What They Don’t Tell You About Crowdfunding

If you’ve been here before, you know I recently began a crowdfunding campaign.

(“If you’ve been here before,” is actually very, very relevant, because needing a large social circle beforehand is one of the things that many supporters of crowdfunding don’t tell you.)

But, I’ll get to that later.

I spent some time preparing. I did some research. I launched. Almost immediately, that hope that I had, even though it wasn’t high to begin with, became really hard to hold on to. Crowdfunding can be a great thing, but taking advantage of this potentially exciting system is an idea that a whole lot of other people have. Here are some things I’m learning that I hope will help you figure things out before you jump in:


  • Friends and Family: You reach out to your closest first and ask them to get the word out. That’s sure to make at least a small wave, right? Well…not always. No matter how much your friends and family love you, really contributing to your campaign takes time and effort, and let’s face it, most of us are only going to do the bare minimum, if anything at all. It’s hard not to feel hurt by this, but it’s important not to get upset or judge them when they show little interest and don’t contribute. Money and time are important, and you know this. That is, after all, why you started the campaign in the first place.


  • Spend Money to Make Money: I kind of knew this going in. What I didn’t expect, was the slew of advertisers that would promise me more views on my Kickstarter by tweeting and submitting to social media. When you’re first starting out, those things seem exciting. Then, you realize that those hundreds of thousands of followers to whom they are tweeting are not actually interested parties; they’re other people doing the exact same thing  you are. Whoops. So, you may get some extra views, but don’t hold your breath waiting for funding, because they’re in the same boat as you; they need money, too. What’s worse is that some of these PR packages that promise even more come at high costs. “Starting at only $99!” First of all, that’s a lot to someone who basically lives paycheck to paycheck. Second, it’s important to pay attention to that word “starting.” You get the bare minimum, which is sometimes basically nothing, just a “consultation.” If you want the full package, you could find yourself facing hundreds of additional dollars. Unless you’re a startup that has a nice chunk of money set aside for PR, getting the word out beyond your tiny universe is going to be tough. Also watch out for those that claim they’ll reach out to thousands of Facebook groups. A lot of Facebook groups don’t even allow marketing on their pages, and I probably don’t need to tell you about how many articles there are on Facebook ads being CPC scams. My ultimate point is this: if you’re just a wee little person, with a wee little project like me that needs a pretty big chunk of money, the costs of crowdfunding may just be a little too expensive.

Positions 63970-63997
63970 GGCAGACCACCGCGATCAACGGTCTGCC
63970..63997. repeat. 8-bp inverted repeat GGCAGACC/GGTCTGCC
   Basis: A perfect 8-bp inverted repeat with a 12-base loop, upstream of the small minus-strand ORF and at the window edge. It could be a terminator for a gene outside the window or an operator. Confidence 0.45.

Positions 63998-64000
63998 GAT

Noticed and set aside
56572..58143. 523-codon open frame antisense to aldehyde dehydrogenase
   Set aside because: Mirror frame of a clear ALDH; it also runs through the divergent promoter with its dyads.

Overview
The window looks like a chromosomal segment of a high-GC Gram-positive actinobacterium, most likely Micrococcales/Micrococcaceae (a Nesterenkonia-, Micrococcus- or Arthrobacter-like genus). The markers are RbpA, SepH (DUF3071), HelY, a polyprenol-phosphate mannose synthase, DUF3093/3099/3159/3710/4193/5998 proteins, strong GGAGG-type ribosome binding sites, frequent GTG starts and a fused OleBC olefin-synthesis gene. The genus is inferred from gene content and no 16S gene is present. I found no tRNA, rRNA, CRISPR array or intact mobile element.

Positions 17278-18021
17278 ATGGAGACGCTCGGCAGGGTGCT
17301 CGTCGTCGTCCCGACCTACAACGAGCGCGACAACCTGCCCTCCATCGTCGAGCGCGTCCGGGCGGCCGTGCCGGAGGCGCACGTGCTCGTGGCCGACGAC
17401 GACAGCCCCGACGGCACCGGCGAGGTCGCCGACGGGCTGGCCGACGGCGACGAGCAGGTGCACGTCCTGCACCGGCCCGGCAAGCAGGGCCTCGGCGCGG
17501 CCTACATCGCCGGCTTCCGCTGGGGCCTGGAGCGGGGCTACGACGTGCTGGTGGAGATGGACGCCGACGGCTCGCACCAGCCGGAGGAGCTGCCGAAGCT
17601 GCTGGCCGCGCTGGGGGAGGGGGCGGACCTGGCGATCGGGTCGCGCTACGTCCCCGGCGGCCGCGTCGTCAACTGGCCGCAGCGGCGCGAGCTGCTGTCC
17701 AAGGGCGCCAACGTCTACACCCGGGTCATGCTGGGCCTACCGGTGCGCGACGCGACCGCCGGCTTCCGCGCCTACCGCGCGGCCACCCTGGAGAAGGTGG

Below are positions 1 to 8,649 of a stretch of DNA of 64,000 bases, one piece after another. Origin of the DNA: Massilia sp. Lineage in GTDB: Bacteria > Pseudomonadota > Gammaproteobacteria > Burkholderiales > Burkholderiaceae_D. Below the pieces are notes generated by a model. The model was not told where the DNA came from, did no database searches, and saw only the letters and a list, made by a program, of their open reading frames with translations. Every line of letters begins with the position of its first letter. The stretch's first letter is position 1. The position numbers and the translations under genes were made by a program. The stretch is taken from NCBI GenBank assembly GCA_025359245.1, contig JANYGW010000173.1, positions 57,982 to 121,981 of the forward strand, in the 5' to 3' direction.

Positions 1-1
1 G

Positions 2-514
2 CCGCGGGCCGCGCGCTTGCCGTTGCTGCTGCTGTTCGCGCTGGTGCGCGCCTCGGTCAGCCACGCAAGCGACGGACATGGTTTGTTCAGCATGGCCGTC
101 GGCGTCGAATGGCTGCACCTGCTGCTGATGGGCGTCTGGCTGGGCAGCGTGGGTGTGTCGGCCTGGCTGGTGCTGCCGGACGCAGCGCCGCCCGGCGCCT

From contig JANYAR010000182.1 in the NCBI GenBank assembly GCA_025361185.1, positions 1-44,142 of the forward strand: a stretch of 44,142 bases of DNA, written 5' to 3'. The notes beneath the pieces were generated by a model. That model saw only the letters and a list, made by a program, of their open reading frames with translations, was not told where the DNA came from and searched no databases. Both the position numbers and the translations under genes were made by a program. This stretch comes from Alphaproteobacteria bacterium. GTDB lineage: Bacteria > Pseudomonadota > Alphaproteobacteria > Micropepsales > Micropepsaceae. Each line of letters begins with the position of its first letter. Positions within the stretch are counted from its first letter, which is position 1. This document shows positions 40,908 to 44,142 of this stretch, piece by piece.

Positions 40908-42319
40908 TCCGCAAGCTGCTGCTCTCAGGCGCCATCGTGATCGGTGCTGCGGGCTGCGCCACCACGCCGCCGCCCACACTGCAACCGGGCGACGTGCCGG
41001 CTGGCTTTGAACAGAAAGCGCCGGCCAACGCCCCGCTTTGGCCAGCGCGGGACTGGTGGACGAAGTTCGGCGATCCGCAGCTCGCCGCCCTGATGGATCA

• Time is Money: I knew I would have to spend some time every day working on getting my project out there. What I didn’t realize was that because of the aforementioned things, if I really wanted to get out there, it was going to take much more time than I have. I have a full-time job and freelance work, in addition to a life with a significant other and projects I pursue out of passion. The novel I’m trying to fund is one of them, but I can’t sacrifice everything to have a shot (in hell, as it may turn out) of funding. You see, even if you pay for more tweets, or for a press release and some PR, for someone with a tiny-to-non-existant budget and social circle, that isn’t really enough (again, for the reasons I mentioned earlier). If you can’t afford a lot of outreach, you’ll have to do it yourself, and true outreach takes a lot of time. And, chances are, small passion projects with no budget won’t be featured in online magazines and popular YouTube channels, no matter how many people you pester. There are simply too many of us out there.


  • It’s a Technological Entrepreneur’s World: Crowdfunding has helped many different kinds of people. But, for the most part, entrepreneurs with interesting new gadgets and apps are what backers want. We’ve seen films get funded, but most of them were by, or affiliated with known filmmakers in circles big enough to get the word out. Currently published authors have a decent shot, too. But for most of the other 90-something percent of us out there, we’re just not what they’re looking for. Like it or not, people want to back the next big, money making gadget. Our first novels, research, ill family members, sick pets, or mortgages don’t have the allure of being part of a future big business with big payouts.


Don’t misunderstand me; I’m not bitter and anti-crowdfunding. I’m going to see my campaign through, but through a more realistic lens. If it fails, will I try again? I honestly have no idea. I don’t see myself having the money and time to afford it in the near future.

It’s just that there is a lot of “advice for a successful crowdfunding campaign” out there, and a few “things to remember before beginning.” But, there isn’t much out there to tell you that it’s not for everyone, and even though certain crowdfunding websites boast millions of dollars in successful campaigns, it’s actually a pretty small percentage of campaigns that get fully funded. So, this is for the people like me, who have great ideas, projects, or personal needs, but who may not otherwise be warned about just how difficult a successful crowdfunding campaign really is.